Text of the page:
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Ocean Falls Artifacts


Len Whalen Collection


Len Whalen, artist / cartoonist, was employed by CZ – Ocean Falls from 1954 – 1959. Len’s primary job was developing safety programs and producing humorous safety posters. Len also provided the cover art for The Rain People.

Leonard George Whalen
1912 – 1989
Leonard George Whalen was born in Vancouver, B.C in 1912, the son and nephew of four brothers who together owned and operated the mills of Whalen Pulp & Paper Company in Port Alice, Woodfibre and Swanson Bay. Life in the logging camps of B.C. during the prosperity of the pre-Depression Pacific Northwest, as well as periods working as a logger, truck swamper or deck hand on the company’s tugboats, would provide both a livelihood and artistic inspiration for Whalen.
The result of this unique milieu and upbringing was the Rangatang collection: 26 canvases depicting the daily life of the West Coast logger in the early 1920s and 30s. Produced by Whalen over a 15 year span from 1972 to 1989, the paintings portray an existence and industry that has long since disappeared, supplanted by technology, automation and global corporations.

The subjects of the paintings are the men Whalen worked beside and the bunkhouse existence he shared with them. It was a life characterized by the hardships and dangers of a grueling industry, punctuated by brief visits to town – usually Vancouver – for a much needed diversion. The collection captures the courage and resilience required of those who worked in these camps, along with the work ethic and good humour that the hardships demanded. Each painting illuminates a unique time and place, and sheds light on both the painter and those painted.

In addition to the canvases, Whalen’s work includes a collection of cartoons that provide another perspective on the inhabitants of the logging communities. The cartoons appeared in the Vancouver Sun in the series titled “B.C. Rangatangs”, as well as Macleans and other magazines, and have been collected in two editions. They, too, are succinct and well-observed portraits of “bunkhouse life”.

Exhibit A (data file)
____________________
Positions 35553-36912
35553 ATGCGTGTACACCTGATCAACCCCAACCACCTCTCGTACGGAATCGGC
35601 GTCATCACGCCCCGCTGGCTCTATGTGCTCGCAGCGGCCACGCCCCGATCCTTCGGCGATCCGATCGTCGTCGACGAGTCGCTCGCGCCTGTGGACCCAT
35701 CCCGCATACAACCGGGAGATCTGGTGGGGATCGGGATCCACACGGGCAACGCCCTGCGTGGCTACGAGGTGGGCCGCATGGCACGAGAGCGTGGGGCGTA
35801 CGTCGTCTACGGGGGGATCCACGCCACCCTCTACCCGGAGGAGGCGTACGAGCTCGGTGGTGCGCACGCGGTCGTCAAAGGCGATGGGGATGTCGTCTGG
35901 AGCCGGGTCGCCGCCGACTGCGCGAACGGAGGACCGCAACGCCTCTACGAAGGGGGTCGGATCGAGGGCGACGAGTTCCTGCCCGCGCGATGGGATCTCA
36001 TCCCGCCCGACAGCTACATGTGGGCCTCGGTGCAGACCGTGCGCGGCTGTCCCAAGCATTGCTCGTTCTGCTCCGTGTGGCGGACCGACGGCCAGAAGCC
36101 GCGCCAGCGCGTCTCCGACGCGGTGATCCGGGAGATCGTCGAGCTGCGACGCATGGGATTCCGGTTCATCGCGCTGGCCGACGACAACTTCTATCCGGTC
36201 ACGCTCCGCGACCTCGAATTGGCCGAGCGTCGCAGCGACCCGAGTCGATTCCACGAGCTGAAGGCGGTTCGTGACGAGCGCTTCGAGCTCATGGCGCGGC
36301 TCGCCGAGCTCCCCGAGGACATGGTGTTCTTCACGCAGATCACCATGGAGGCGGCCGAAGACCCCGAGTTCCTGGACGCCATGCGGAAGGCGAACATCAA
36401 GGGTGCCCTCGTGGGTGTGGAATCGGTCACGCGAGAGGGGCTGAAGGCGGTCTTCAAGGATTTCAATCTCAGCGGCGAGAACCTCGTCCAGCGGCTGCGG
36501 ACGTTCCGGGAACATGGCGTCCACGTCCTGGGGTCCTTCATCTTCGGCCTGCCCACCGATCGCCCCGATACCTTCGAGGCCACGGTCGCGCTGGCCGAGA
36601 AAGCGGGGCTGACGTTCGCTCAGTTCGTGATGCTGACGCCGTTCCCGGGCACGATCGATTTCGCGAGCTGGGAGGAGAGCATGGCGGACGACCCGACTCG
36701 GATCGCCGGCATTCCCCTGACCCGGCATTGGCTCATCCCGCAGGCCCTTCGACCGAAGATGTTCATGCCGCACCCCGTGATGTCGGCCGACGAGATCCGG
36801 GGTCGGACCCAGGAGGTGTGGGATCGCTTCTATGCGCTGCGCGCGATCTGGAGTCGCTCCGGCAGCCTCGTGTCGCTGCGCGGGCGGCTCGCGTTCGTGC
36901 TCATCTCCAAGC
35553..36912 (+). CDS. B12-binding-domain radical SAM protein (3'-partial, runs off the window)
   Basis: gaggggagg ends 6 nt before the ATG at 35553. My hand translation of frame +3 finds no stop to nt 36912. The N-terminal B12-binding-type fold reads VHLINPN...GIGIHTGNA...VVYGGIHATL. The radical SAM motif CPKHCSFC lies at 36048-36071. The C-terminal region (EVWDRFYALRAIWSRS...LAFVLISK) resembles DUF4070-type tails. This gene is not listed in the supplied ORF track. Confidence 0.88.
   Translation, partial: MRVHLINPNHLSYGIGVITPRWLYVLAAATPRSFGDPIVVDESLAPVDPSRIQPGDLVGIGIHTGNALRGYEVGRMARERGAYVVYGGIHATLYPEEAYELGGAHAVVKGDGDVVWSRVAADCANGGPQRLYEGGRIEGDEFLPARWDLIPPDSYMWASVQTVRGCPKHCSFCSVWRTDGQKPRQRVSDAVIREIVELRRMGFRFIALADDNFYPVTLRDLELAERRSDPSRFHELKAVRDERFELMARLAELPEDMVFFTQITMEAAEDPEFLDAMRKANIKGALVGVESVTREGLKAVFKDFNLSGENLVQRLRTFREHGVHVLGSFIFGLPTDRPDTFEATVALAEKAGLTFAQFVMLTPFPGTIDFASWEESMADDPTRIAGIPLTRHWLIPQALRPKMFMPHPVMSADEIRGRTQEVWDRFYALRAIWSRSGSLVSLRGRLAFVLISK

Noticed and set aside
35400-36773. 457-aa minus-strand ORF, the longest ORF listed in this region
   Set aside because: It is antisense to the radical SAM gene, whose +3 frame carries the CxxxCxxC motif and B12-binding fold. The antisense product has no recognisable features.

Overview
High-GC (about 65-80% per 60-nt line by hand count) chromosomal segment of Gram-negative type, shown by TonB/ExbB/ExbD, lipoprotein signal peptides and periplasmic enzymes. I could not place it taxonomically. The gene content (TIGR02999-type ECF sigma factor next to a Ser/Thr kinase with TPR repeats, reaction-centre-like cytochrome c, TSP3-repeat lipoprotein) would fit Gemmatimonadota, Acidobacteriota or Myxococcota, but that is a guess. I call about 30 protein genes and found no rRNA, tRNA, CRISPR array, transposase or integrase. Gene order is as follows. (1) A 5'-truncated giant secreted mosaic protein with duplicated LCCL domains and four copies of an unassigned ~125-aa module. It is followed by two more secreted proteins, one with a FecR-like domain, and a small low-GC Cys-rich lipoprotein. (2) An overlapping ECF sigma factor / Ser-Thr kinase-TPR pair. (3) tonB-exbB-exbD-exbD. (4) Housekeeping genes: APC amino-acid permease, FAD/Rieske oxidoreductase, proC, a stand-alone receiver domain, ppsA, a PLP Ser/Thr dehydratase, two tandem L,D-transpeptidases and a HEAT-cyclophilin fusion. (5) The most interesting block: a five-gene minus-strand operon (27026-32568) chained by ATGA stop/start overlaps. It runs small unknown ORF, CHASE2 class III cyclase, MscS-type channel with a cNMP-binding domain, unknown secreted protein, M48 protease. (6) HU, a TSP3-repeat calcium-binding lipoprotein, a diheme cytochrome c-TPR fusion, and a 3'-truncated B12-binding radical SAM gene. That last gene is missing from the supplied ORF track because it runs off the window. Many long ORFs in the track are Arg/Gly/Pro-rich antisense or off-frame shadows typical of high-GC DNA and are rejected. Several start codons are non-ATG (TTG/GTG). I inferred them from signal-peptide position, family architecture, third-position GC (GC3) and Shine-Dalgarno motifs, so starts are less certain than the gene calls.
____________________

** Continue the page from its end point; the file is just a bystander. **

From 1973 to the time of his passing in 1989, Whalen lived in White Rock, B.C., many miles from the camps he grew up in and close to the ocean that had been Whalen’s first source of inspiration. The paintings, charcoal studies and watercolours inspired by the beauty of the west coast have been exhibited in small art galleries throughout B.C.

The Rangatang collection is evidence of Whalen’s respect for his fellow workers – the common man upon whom many early 20th century industries were built. It is a respect that would be apparent in his reluctance, years later, to exhibit in any gallery where the pricing would put a painting beyond the reach of the very people whose stories and lives were the current running through the work. The paintings are a reflection of Whalen’s respect for the men he shared so much with and for the life they lived. So, too, are they a reflection of the hardships he faced, and his own dignity, strength and good humor.

The Cook House


Midnight Calling


The Dryer




Ocean Falls Museum Is Looking For

Family Photos And Movies

To display Here on this site.

Each Contribution Will Be Displayed On A Page Named For That Family.


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This Site Built And Maintained By:

Bradley SaintJohn

1st Grandson of Millie and John Fair Owners of C&F Radio Ocean Falls BC